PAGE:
Six months ended June 30, 2017:                    
Shipping revenues  $107,806   $52,901   $-   $160,707 
Time charter equivalent revenues   101,790    51,622    -    153,412 
Depreciation and amortization   26,351    11,298    66    37,715 
Adjusted income/(loss) from vessel operations   25,495    (1,138)   (148)   24,209 
Equity in income of affiliated companies   20,173    -    7,299    27,472 
Expenditures for vessels and vessel improvements   17,807    776    -    18,583 
Payments for drydockings   12,160    3,700    -    15,860 

 

Reconciliations of time charter equivalent (“TCE”) revenues of the segments to shipping revenues as reported in the condensed statements of operations follow:

 

   Three Months Ended   Six Months Ended 
   June 30,   June 30, 
   2018   2017   2018   2017 
Time charter equivalent revenues  $50,012   $69,280   $98,813   $153,412 
Add: Voyage expenses   6,897    2,677    10,074    7,295 
Shipping revenues  $56,909   $71,957   $108,887   $160,707 

 

Consistent with general practice in the shipping industry, the Company uses time charter equivalent revenues, which represents shipping revenues less voyage expenses, as a measure to compare revenue generated from a voyage charter to revenue generated from a time charter. Time charter equivalent revenues, a non-GAAP measure, provides additional meaningful information in conjunction with shipping revenues, the most directly comparable GAAP measure, because it assists Company management in making decisions regarding the deployment and use of its vessels and in evaluating their financial performance.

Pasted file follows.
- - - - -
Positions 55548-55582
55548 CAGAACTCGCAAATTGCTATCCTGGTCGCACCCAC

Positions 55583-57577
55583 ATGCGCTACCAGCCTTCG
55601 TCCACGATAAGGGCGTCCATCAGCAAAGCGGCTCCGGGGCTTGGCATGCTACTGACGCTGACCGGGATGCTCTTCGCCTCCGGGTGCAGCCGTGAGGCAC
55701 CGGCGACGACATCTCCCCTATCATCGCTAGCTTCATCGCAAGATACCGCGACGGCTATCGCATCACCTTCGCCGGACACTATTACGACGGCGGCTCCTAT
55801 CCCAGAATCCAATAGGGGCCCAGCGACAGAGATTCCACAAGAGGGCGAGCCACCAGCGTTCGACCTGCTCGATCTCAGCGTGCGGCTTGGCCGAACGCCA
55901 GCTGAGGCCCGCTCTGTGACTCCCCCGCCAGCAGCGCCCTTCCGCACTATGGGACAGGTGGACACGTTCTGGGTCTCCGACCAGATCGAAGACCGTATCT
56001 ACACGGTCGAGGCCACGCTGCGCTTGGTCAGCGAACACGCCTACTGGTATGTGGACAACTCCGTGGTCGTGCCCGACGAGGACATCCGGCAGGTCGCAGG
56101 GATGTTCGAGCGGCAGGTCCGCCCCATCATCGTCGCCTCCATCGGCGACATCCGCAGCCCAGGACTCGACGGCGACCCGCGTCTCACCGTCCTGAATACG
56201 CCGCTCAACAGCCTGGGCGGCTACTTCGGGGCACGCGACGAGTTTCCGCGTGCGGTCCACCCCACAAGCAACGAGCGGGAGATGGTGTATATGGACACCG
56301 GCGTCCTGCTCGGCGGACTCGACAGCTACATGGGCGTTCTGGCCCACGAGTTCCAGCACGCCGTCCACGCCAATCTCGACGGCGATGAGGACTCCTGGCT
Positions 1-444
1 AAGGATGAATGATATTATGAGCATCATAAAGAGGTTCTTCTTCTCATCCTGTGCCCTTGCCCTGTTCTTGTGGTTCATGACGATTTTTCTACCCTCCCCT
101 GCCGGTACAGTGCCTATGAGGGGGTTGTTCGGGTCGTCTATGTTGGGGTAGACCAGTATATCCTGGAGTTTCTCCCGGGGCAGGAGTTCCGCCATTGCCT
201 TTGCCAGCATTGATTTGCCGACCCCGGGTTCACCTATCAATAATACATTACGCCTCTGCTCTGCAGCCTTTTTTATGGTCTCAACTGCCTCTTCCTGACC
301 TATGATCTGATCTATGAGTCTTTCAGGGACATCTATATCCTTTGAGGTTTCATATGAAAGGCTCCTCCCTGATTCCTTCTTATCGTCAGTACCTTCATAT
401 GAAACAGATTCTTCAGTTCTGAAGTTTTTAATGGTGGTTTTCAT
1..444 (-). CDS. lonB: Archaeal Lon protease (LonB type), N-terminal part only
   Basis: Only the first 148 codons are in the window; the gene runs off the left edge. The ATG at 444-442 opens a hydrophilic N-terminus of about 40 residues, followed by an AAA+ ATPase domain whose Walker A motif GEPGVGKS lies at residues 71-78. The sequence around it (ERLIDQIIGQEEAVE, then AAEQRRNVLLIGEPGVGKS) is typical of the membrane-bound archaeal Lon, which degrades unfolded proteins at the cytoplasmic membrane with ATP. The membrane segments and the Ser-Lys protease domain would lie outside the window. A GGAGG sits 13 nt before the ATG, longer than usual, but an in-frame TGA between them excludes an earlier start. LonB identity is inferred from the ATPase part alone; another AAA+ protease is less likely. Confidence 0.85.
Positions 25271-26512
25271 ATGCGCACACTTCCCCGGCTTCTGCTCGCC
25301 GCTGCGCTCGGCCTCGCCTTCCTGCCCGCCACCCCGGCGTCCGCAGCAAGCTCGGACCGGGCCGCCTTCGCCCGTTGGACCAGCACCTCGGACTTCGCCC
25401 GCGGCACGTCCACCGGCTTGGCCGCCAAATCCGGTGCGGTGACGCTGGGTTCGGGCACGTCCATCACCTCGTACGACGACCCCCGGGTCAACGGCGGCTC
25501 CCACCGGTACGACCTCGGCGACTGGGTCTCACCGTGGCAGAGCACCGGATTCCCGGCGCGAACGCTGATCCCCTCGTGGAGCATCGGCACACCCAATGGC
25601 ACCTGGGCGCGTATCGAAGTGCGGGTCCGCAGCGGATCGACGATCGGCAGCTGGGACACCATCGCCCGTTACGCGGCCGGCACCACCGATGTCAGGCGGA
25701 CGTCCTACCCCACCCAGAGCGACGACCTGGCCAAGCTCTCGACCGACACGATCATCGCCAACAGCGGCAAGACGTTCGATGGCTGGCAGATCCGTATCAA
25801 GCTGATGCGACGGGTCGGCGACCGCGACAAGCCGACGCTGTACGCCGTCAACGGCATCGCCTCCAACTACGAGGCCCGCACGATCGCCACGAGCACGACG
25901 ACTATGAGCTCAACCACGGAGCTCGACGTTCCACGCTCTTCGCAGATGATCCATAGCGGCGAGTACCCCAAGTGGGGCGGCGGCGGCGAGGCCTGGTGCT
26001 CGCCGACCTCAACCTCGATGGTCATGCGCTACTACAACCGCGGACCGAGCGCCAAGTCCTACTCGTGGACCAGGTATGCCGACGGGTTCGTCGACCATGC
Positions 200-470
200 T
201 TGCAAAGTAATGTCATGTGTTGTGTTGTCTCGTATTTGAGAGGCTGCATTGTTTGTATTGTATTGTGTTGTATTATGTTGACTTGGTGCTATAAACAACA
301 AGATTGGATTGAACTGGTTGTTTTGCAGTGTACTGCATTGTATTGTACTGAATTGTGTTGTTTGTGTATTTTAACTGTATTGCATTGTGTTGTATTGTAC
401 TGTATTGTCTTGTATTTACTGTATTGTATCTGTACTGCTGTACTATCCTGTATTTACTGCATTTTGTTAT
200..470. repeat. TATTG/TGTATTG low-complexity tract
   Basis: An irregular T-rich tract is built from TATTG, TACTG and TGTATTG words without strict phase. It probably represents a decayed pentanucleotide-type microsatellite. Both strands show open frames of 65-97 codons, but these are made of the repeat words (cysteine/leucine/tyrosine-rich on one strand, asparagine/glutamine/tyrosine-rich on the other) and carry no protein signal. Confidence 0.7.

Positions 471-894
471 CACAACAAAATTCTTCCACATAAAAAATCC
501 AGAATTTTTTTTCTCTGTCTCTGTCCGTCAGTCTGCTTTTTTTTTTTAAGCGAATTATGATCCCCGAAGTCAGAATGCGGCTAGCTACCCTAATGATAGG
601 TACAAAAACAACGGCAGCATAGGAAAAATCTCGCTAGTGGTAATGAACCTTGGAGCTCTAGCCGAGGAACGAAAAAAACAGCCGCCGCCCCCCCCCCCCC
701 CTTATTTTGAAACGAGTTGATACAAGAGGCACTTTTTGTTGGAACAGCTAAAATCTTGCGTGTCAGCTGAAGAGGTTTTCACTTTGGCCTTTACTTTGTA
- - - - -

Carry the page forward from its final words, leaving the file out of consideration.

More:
13

INTERNATIONAL SEAWAYS, INC.

NOTES TO CONDENSED CONSOLIDATED FINANCIAL STATEMENTS

(UNAUDITED)

 

Reconciliations of adjusted (loss)/income from vessel operations of the segments to (loss)/income before income taxes, as reported in the condensed consolidated statements of operations follow:

 

   Three Months Ended   Six Months Ended 
   June 30,   June 30, 
   2018   2017   2018   2017 
Total adjusted (loss)/income from vessel operations                    
of all segments  $(9,043)  $3,772   $(23,147)  $24,209 
General and administrative expenses   (6,064)   (5,096)   (12,093)   (11,370)
Third-party debt modification fees   (1,302)   (7,939)   (1,302)   (7,939)
Separation and transition costs   -    (296)   -    (1,031)